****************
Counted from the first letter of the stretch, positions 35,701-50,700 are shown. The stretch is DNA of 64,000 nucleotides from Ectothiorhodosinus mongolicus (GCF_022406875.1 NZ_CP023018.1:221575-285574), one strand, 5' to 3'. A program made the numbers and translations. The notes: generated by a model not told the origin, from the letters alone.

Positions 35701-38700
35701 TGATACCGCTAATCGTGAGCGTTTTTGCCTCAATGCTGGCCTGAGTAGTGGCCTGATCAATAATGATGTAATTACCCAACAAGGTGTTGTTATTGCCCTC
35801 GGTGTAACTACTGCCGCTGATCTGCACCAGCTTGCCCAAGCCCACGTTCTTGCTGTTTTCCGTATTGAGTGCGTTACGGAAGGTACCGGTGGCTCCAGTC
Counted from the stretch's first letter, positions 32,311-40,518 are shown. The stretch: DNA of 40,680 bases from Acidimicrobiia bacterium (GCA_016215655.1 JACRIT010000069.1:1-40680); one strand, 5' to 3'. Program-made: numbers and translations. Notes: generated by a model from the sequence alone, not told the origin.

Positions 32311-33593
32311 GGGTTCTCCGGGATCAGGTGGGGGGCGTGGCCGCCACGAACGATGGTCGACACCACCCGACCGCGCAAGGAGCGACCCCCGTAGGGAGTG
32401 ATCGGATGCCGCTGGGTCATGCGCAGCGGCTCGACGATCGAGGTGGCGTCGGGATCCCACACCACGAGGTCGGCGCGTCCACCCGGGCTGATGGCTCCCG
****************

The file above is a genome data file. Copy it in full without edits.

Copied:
Counted from the first letter of the stretch, positions 35,701-50,700 are shown. The stretch is DNA of 64,000 nucleotides from Ectothiorhodosinus mongolicus (GCF_022406875.1 NZ_CP023018.1:221575-285574), one strand, 5' to 3'. A program made the numbers and translations. The notes: generated by a model not told the origin, from the letters alone.

Positions 35701-38700
35701 TGATACCGCTAATCGTGAGCGTTTTTGCCTCAATGCTGGCCTGAGTAGTGGCCTGATCAATAATGATGTAATTACCCAACAAGGTGTTGTTATTGCCCTC
35801 GGTGTAACTACTGCCGCTGATCTGCACCAGCTTGCCCAAGCCCACGTTCTTGCTGTTTTCCGTATTGAGTGCGTTACGGAAGGTACCGGTGGCTCCAGTC
Counted from the stretch's first letter, positions 32,311-40,518 are shown. The stretch: DNA of 40,680 bases from Acidimicrobiia bacterium (GCA_016215655.1 JACRIT010000069.1:1-40680); one strand, 5' to 3'. Program-made: numbers and translations. Notes: generated by a model from the sequence alone, not told the origin.

Positions 32311-33593
32311 GGGTTCTCCGGGATCAGGTGGGGGGCGTGGCCGCCACGAACGATGGTCGACACCACCCGACCGCGCAAGGAGCGACCCCCGTAGGGAGTG
32401 ATCGGATGCCGCTGGGTCATGCGCAGCGGCTCGACGATCGAGGTGGCGTCGGGATCCCACACCACGAGGTCGGCGCGTCCACCCGGGCTGATGGCTCCCG